Singh now claims to be worth £85m. Other estimates put his value nearer £100m. The truth is considerably less impressive. Singh shot to prominence in 1999 when he sold his Miss Attitude chain of fashion shops. The price was widely reported as £55m. In fact, the chain was sold for just £1 with debts of more than £1m - and later went bust. At the time, Gary Klesch, the American financier who bought the chain, was sworn to secrecy about the deal. But he has now broken his silence. Klesch told Financial Mail: 'The business was an absolute shambles - and I mean a shambles. Singh is a supreme self-publicist and a very naive guy, not typical of the type of person that we do business with. We have a saying in America - all show, no go, and that sums up the guy completely.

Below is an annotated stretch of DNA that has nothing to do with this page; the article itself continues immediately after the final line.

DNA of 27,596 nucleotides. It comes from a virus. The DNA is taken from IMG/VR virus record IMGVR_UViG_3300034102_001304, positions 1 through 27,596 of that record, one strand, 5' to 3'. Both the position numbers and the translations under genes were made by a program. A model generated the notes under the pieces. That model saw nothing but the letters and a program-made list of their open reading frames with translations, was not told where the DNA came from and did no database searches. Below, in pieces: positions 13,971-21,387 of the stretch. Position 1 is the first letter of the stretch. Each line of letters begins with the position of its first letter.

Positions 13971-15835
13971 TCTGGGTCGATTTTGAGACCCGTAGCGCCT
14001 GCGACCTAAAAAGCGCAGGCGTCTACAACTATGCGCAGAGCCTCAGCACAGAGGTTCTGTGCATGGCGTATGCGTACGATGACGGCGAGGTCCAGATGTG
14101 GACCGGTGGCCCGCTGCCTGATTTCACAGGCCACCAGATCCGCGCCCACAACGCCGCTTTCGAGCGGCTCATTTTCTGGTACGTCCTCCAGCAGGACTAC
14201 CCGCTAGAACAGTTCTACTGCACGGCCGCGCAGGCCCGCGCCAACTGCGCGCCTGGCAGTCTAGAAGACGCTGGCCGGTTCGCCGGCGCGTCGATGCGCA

'He had a very fancy Mercedes but it turned out it was leased by the company and not owned by him at all. In the end we had to have the car repossessed. He ran around saying that I paid £55m for Miss Attitude. Though at the time I knew that was a lie, I couldn't say anything. 'The deal was subject to a confidentiality clause so I couldn't say a word. But as he has abused the confidentiality clause, I feel I should tell the truth. If he denies that I bought his company for a pound, let him sue me for libel and a judge can decide who's right. The only reason I bought the company was for its High Street sites.' Another Singh venture - his health food business, Robson & Steinberg - fared little better. It went bust owing more than £250,000 after trading for less than a year. During that period Singh was the sole shareholder and the only director and R&S managed to rack up debts of £150,000 with Yorkshire bank alone.